You may have seen smartphone makers tout the fact that their phones sport 5nm processors, which makes them more powerful and efficient. The new 5nm chips from Qualcomm etc. are more powerful than anything we’ve seen before, so imagine how powerful a 2nm chip would be. However, the first 2nm chip doesn’t come from one of your regular chip makers. Instead, IBM unveiled the world’s first 2nm chip yesterday, providing a proof of concept for the rest of the industry. IBM’s chip is not something you will see on phones today, but it has implications for the entire industry.
According to IBM, the new chip can quadruple the battery life on a smartphone and slash the carbon footprint in data centers by cutting the number of processors required in them. IBM also claims that it can “drastically” speed up laptops, allowing quicker processing of applications and “assisting in language translation more easily”. It can also improve object detection on autonomous cars, helping them understand what’s around them faster.
2nm chips sport smaller transistors, meaning more transistors can be packed onto a single cihp. Which in turn means that given the same size of the overall chip, a 2nm chip will pack more transistors and hence be faster than others. “More transistors on a chip also means processor designers have more options to infuse core-level innovations to improve capabilities for leading edge workloads like AI and cloud computing, as well as new pathways for hardware-enforced security and encryption,” the company said in a blog post.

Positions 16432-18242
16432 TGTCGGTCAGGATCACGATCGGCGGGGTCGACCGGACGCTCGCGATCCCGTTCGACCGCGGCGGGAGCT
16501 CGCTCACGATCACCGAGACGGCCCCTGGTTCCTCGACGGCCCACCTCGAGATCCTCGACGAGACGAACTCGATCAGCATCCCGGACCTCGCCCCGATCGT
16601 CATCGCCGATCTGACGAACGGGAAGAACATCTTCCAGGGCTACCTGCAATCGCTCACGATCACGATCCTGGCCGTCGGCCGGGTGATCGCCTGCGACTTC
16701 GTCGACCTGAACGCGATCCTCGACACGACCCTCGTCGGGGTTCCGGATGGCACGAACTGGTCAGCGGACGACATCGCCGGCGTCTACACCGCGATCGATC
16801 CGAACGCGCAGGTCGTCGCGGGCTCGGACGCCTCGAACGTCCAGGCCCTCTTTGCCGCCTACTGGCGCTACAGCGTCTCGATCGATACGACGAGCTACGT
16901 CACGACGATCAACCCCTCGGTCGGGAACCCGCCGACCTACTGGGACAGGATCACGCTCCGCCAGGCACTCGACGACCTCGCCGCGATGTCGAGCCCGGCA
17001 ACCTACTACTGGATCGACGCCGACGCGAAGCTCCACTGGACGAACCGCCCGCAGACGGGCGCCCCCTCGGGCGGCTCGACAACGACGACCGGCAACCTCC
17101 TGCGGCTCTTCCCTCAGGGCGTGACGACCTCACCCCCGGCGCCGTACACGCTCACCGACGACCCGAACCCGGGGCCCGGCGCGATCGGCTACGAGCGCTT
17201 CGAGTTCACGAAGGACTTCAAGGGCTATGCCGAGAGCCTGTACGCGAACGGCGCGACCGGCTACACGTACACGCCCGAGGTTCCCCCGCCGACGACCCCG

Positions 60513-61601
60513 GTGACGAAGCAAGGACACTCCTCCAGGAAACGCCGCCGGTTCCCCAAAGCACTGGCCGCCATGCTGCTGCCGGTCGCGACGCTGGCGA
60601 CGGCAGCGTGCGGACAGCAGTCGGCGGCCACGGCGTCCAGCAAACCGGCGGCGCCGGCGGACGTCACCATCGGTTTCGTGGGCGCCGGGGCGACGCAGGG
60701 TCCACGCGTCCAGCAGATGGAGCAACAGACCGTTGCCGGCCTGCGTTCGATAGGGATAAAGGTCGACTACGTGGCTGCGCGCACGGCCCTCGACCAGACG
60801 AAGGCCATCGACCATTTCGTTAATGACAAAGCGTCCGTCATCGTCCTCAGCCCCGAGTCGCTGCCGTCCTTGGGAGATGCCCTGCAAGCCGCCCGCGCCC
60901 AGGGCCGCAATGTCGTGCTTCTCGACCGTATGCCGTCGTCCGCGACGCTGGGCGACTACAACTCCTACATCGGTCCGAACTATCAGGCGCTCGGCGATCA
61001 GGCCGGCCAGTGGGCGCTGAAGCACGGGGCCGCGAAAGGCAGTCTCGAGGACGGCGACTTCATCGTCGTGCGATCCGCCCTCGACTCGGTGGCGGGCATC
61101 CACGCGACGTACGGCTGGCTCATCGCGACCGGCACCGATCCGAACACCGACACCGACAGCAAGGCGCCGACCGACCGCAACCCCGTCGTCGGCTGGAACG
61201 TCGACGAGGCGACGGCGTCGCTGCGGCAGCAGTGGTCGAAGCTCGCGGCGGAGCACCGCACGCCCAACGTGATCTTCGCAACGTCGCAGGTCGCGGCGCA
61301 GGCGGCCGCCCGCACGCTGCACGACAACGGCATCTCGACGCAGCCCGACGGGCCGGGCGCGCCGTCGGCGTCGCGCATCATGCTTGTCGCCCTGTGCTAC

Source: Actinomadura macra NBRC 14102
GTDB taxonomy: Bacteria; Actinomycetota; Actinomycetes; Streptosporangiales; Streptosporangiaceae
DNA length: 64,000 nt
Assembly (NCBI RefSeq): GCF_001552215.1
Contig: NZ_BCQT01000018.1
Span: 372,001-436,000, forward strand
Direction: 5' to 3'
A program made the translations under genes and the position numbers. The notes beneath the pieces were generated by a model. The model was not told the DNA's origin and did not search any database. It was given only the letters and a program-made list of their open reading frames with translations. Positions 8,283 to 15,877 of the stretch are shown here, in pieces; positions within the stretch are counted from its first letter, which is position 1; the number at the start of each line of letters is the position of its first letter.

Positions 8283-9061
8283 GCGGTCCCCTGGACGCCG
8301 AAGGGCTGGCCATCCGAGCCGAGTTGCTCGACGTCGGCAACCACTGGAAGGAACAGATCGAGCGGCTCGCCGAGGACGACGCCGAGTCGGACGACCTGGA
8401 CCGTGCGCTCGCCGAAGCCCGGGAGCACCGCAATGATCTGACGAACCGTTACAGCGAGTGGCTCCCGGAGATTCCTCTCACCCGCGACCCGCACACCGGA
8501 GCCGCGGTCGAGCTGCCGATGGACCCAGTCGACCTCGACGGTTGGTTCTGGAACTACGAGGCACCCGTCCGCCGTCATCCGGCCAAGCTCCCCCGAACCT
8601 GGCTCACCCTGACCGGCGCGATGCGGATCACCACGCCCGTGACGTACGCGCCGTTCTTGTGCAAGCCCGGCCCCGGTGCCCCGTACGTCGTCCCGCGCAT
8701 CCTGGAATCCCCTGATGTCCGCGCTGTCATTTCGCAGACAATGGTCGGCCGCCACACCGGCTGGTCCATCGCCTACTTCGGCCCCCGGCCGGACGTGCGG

This also improves the efficiency of chips. “It is projected to achieve 45 percent higher performance, or 75 percent lower energy use, than today’s most advanced 7 nm node chips,” the post said. According to AnandTech, the IBM chip can pack as many as 333 million transistors per square meter, which is just less than double the 171 million you find on 5nm chips made by the Taiwan Semiconductor Company (TSMC) right now.
As mentioned before, the 2nm chip is only a proof of concept right now, so you shouldn’t expect these on phones and other devices any time soon. TSMC currently makes 5nm chips and has said it aims to start with 4nm chips later this year, while 3nm processors are expected to go into early production late next year. So, 2nm chips will likely come sometime in 2023, if not later.
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